If using mixed daal, please soak those daals which take longer to cook for longer periods of time. Like this time round I used some remaining black urad daal, I soaked this daal for about 2 hours.
This is a good recipe to use up little leftover lentils.
2. Heat about 2 table spoons of vegetable/sunflower oil in a heavy bottomed pan.
3. Add a tea spoon of cumin seeds, 2/3 whole red chillies (seeded or deseeded according to taste, I prefer deseeded) and a pinch of asafoetida. Let the cumin seeds crackle and then add one tea spoon of turmeric powder and red chilli powder each. Keep the heat medium low and cook till the turmeric powder starts to smell cooked.
Then add the rice and daal and about 2 cups of water and salt according to taste (I generally add about one tea spoon of salt and taste it once the khichdi is cooked and adjust according to need), mix everything well together and let it cook. Keep the heat medium low and stir occasionally, so that the mixture does not stick to the bottom of the pan.
After 10 mins or so add half a cup of fried onion and half a tin of tomatoes. Mix well, you may need to add about a cup or so of water around this time.
In a small frying pan heat about 2 table spoons of ghee (can use oil if you want, but will not get the taste/flavour you get from ghee), add one tea spoon of finely minced ginger and garlic each or if you do not want to go into the bother of chopping, just use ginger garlic paste. Also add a couple of green chillies (seeded or deseeded) and a pinch of asafoetida, cook till the ginger and garlic are well fried.  You can also add 5/6 curry leaves for some extra flavour. Add this to the rice and daal mixture and mix well. Let the mixture boil for 5 mins more, before checking the taste and also whether both the rice and the daal are cooked. Once you are satisfied, switch off the heat and garnish with some chopped cilantro. Let the rice sit for about 10 mins before serving with poppadoms/papads, pickle, fritters, Indian omelette, fish fry (a typical Bengali way of serving) and some even serve this with yogurt.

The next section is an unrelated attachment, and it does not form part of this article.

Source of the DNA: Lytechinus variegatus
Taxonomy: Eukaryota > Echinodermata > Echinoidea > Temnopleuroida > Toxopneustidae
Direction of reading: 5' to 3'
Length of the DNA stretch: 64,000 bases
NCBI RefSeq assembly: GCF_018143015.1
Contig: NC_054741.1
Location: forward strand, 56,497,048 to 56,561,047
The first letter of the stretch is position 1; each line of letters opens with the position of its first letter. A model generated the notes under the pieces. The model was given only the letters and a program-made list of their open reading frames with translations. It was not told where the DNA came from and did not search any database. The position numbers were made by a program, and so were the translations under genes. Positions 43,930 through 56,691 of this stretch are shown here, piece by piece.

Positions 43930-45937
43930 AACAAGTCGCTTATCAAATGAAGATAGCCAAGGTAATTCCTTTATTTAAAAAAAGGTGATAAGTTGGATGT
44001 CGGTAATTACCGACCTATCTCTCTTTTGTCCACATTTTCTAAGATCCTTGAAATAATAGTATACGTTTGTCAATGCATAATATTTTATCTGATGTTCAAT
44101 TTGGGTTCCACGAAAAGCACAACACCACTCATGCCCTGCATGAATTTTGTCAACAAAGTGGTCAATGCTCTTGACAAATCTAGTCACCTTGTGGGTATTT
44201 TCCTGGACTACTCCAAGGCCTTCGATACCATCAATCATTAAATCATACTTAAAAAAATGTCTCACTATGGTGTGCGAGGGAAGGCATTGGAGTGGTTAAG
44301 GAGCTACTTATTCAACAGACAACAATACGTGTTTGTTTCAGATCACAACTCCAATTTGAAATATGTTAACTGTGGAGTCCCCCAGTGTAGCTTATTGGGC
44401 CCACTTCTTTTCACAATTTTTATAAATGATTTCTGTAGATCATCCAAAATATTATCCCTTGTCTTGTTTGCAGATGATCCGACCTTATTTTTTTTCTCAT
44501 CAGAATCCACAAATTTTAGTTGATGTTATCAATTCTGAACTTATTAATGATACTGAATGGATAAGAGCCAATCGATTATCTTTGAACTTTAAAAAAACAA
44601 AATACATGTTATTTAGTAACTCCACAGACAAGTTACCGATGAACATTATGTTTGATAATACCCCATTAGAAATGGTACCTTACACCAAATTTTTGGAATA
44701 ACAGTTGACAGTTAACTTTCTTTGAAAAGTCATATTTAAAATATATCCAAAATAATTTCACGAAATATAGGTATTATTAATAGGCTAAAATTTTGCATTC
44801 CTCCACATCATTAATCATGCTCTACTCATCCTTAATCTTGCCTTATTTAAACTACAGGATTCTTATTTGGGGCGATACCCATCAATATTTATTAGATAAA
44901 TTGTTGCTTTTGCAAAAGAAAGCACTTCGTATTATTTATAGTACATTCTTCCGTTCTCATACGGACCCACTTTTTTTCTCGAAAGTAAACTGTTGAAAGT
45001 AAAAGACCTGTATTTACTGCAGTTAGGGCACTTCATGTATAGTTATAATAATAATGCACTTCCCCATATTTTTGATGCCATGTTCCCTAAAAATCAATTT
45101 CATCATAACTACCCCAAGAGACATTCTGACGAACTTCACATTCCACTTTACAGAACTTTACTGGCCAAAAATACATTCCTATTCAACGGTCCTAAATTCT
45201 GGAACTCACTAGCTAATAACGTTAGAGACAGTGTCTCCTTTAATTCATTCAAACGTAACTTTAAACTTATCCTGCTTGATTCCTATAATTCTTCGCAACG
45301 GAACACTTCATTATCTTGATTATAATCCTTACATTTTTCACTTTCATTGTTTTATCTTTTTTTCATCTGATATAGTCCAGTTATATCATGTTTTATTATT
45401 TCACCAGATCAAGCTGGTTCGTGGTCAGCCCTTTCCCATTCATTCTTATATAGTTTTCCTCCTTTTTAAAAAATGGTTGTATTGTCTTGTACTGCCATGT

* I use up my left over lentils in this preparation.



4 comments :

  1. Realmente delicioso me gustaría tomar dos platos si me invitas,abrazos

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  2. Glad I found your blog. Is that a dollop of pickle on top? Do you give the recipe for that? We always love it at our Indian grocery that also serve food. We can never get enough of the homemade pickles.

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  3. Forgot to check the notify me box so I'm commenting again! Thanks!

    ReplyDelete
    Replies
    1. Hi Anne, welcome to Kitchen Karma :-) Yes that is pickle, you are guessed right. It is infact mango pickle. Sorry I got a little delayed in replying to you cos I was looking for an authentic recipe for mango pickle. I don't have any recipe at the moment, but there are lots out there. In case I come across one which I like will send it to you. In the meantime you can buy Mother's Recipe Mango Pickle (Mild) from your Indian grocery store. It is an Indian brand and one we use back home. I was delighted to find it in the UK, another favourite brand of mine is Ahmed's Mixed Vegetable Pickle. But it is a UK brand I am not sure if you can get it in the US. If you want to look at the entire process of pickle making, a blogger friend of mine has posted a series of photos of her family's pickle making in her facebook and instagram feed, her id is sensuous2spiritual. Hope this helped, Cheers, Suchi